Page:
The above, refreshingly non-violent resolution to the story proved that criminals are not only "a superstitious, cowardly lot" (as Batman once said in that origin sequence they show every 47 minutes or so), but they're also a bunch of dumb bananas!

Yep, Terry Sloane (also spelled "Sloan" over the years) could indeed do just about anything!

I sure as hell can't train my cat!

Mr. Terrific was never officially a member of the 1940s JSA, but he did assist on one of their cases...

Apparently, there wasn't enough about Terry Sloane for anyone in comics -- readers as well as DC's own writers and artists -- to find particularly dramatic. So, during a period in the late 1970s when my youthful comic-reading habits were at a relative low, the following issue of Justice League of America appeared:

Where's Terry Sloane on that cover? Think about it.

And we'll see you next time, in Part Two.

Thanks for your time!


  1. I take it he's the one under the sheet? Never even heard of Mr. Terrific before. I guess Batman got the last laugh after all. Or does that make Batman worse for getting his butt kicked by a dead guy?..haha

  2. Okay...I'm really thinking here...and for someone who never made it beyond the horror comics, I am suddenly spitting facts about super hero's and random appearances, almost like I know what I'm talking about...Holy Jughead...help me now! ;) Patiently (and we've already been through this) awaiting part two.

  3. @Pat: Yep, you figured it out. Tune in next week when I conclude the story of comics' own "Rodney Dangerfield," the hero who "got no respect!"

    @Natasha: Hm. Part Two's in a week, next Monday (or Sunday) sees Part Two of "Two Ship[s," and in a couple of days, I'll tell you how to get over The One you can never get over (as a public service, natch)!

  4. Mr. Terrific? But I thought that was your name, Silver. Didn't you tell me that? (ducks) :)

    So Batman says you can train cats? Maybe he'll come help me with my four. ha.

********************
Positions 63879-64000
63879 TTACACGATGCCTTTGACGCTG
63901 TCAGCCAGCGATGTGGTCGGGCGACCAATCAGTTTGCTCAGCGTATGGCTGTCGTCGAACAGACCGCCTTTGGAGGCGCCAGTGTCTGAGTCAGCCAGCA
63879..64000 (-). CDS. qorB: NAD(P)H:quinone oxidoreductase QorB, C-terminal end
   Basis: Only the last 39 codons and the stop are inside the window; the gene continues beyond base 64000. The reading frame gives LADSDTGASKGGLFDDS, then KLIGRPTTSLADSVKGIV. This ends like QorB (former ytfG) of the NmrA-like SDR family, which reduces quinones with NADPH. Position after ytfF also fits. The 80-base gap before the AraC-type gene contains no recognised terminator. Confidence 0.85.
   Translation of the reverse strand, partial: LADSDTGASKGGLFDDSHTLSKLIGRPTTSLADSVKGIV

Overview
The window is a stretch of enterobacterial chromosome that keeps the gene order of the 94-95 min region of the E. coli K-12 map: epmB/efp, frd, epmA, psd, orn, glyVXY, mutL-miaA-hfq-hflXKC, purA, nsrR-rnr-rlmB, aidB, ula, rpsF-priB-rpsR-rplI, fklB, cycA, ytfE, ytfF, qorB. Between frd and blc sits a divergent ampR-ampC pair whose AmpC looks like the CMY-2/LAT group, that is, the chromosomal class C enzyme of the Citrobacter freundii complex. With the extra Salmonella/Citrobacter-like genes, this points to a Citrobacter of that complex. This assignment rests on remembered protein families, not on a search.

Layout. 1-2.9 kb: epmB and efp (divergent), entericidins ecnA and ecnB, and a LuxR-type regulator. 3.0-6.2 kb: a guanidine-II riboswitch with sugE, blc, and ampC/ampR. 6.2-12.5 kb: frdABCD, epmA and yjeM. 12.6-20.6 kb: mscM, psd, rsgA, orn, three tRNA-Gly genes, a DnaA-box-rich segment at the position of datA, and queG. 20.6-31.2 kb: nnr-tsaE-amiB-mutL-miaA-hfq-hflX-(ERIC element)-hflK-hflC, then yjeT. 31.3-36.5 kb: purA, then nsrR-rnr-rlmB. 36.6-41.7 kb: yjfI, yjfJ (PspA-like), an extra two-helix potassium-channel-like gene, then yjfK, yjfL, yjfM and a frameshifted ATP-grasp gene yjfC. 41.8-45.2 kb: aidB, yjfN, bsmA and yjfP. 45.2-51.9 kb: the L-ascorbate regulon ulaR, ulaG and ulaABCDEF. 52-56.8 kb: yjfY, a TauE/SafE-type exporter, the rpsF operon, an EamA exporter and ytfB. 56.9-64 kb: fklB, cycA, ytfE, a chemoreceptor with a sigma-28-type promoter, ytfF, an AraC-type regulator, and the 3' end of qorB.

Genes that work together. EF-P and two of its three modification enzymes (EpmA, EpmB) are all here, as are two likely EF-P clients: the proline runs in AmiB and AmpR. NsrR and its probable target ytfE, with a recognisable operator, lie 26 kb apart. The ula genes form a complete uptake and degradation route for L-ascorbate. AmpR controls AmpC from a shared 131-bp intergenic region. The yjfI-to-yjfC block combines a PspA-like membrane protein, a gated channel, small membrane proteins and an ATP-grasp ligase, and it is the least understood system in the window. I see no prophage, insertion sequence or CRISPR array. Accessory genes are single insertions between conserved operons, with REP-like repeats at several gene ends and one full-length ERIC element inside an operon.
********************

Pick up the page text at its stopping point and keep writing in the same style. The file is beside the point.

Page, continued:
5. @Betsy: Funny, doll, I thought the last time I used the word "terrific" around you, I was referring to one of your CT posts!

  6. Silver I never heard before about This Mr. Terrific, but I like him:)
    oop´s other part I and wait for part II:)

  7. @Gloria: Yeah, I liked him, too.

    Part Two is gonna suck.

  8. ha, i dunno he was a little too clean cut for me...did run with CA for a bit...dont go off on bat man, cat man...he is my fav...

  9. yeah, don't ever go off on Wonder Woman, either. I think she's an ancestor of mine. ;)

  10. @Brian: Gotta agree with you on Cap and ol' Bats. Batman was a childhood role model when I was about 5 or 6; Cap mighta been if I'd encountered him earlier.

    @Betsy: Wonder Woman? Isn't Supergirl mentioned in your profile, too? Mighty impressive pedigree, girl!

    @Lola: To coin a phrase, eh?

  11. Why, yes it is! Thanks for noticing!

  12. @Betsy: I notice lotsa things. Or hadn't you noticed?

  13. The above, refreshingly non-violent resolution to the story proved that criminals are not only "a superstitious, cowardly lot" (as Batman once said in that origin sequence they show every 47 minutes or so), but they're also a bunch of dumb bananas!

    So true! So true!
    And you did turn out to be a super hero, Fox. You must have eaten all those vegetables and gotten plenty of sleep!

    "proplenl"? Verification word. Sounds like some kind of drug. Sheesh.

  14. @AngelMay: So, you like the WV game too, huh?

    Hm. I wonder if my tendency to play that game is why my comments on other blogs keep getting flagged as spam.

  15. Part two is going to suck...geez you just ruined the whole suspense aspect of it..haha Or is it some guy who has a sucking power? Sure there is one out there somewhere.

  16. Plenty of vampires in comics, true...

    Hey, Pat, is it just me, or do we seem to have the blogs almost completely to ourselves???

  17. I have never heard of Mr. Terrific so thanks for sharing. I did just see the new Captain America movie and I have to say I liked it but I never read the comic books so I'm coming at it as a virgin so to speak.

  18. Yeah we did seem to have them to ourselves. I guess everyone was off being thankful or something..haha

  19. Ive never heard of Mr Terrific too. He sounds like a great character although his name may not (at least for me).

  20. @Pat: Or sleeping...

    @Kate and Jaya J: Even people who don't read comics have heard of Superman, Spider-Man, Batman... But I'm a fan and -- dare I say it -- a scholar in the field, and know some obscure ones!